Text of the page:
Regular Rainfall or Irrigation:
Adequate moisture is essential for azaleas. In areas with insufficient rainfall, regular irrigation is necessary to keep the soil consistently moist but not waterlogged.

Choose Suitable Varieties:
When planting azaleas, choose varieties that are well-suited to your specific climate and conditions. Some azalea varieties are more heat-tolerant, while others are better suited for cooler climates.

In summary, the best climate for azaleas is one that provides mild to moderate temperatures, protection from extreme conditions, suitable humidity levels, filtered sunlight, and well-draining, acidic soil. Proper care and attention to their specific needs will help azaleas thrive and produce their beautiful blooms.

Watering newly planted azaleas, including the Autumn Jewel Azalea, is crucial to help them establish healthy root systems and adapt to their new environment. The frequency of watering will depend on various factors, including weather conditions, soil type, and the specific needs of the plants. Here are some general guidelines for watering newly planted azaleas:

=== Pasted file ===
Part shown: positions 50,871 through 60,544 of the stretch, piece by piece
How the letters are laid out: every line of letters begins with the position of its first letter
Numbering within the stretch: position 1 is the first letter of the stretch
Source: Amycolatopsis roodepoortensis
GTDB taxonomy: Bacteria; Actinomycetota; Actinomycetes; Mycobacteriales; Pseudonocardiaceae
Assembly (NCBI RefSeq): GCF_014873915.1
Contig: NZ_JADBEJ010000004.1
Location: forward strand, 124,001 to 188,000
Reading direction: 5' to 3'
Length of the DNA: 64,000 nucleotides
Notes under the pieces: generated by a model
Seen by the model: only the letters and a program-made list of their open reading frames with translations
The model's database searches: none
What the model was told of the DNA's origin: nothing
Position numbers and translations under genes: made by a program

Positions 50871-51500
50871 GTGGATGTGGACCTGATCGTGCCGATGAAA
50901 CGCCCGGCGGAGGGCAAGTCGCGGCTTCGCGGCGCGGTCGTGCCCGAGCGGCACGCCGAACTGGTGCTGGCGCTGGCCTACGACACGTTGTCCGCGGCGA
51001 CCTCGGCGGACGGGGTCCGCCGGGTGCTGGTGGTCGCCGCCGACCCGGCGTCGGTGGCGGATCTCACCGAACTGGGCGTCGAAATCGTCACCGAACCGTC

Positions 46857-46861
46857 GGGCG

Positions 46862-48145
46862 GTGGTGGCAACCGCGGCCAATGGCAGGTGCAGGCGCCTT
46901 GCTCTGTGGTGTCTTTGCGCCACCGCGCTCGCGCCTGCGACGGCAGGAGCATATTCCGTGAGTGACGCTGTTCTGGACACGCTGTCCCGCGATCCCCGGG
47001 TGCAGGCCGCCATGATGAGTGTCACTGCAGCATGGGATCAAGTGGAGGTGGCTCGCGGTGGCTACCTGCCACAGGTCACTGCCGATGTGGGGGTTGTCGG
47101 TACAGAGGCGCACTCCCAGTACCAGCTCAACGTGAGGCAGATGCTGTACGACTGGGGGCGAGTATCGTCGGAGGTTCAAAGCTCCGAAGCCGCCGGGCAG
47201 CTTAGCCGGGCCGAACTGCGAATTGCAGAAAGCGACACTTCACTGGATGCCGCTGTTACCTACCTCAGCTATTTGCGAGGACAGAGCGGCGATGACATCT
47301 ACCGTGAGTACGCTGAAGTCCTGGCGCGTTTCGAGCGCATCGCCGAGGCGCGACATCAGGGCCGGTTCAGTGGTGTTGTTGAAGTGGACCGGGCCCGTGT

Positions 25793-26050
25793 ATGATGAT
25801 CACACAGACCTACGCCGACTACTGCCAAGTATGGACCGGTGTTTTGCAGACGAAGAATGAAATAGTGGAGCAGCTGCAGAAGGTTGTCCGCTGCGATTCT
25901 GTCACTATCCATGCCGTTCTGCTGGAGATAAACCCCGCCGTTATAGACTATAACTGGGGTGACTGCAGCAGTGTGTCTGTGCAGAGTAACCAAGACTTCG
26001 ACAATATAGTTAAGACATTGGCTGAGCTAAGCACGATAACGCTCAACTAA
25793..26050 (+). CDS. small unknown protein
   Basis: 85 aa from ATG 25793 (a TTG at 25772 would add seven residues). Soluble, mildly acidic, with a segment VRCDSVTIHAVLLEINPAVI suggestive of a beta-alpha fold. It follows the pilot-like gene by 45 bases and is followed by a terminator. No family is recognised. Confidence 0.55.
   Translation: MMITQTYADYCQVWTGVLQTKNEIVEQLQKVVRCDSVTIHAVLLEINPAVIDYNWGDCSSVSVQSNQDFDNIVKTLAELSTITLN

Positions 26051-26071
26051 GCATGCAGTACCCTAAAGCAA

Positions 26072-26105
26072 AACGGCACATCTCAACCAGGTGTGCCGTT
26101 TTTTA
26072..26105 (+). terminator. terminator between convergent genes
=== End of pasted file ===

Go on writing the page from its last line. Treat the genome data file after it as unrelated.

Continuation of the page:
Initial Watering:
After planting, give your azaleas a thorough initial watering. This helps settle the soil and eliminate air pockets around the roots. Ensure the soil is evenly moist but not waterlogged.

Watering Frequency:
During the first growing season, it's important to keep the soil consistently moist. Water your newly planted azaleas regularly, typically 2-3 times per week, especially if the weather is hot and dry.

Soil Moisture Level:
Check the moisture level of the soil by inserting your finger into the soil about 1-2 inches (2.5-5 cm) deep. If the soil feels dry at this depth, it's time to water.

Apply a layer of organic mulch, such as pine straw or wood chips, around the base of the azaleas. Mulch helps retain soil moisture, regulates soil temperature, and reduces the need for frequent watering.

Avoid Overwatering:
While azaleas require consistent moisture, they are sensitive to waterlogged soil. Ensure that the soil has good drainage, and avoid overwatering, which can lead to root rot and other problems.

Rainfall Considerations: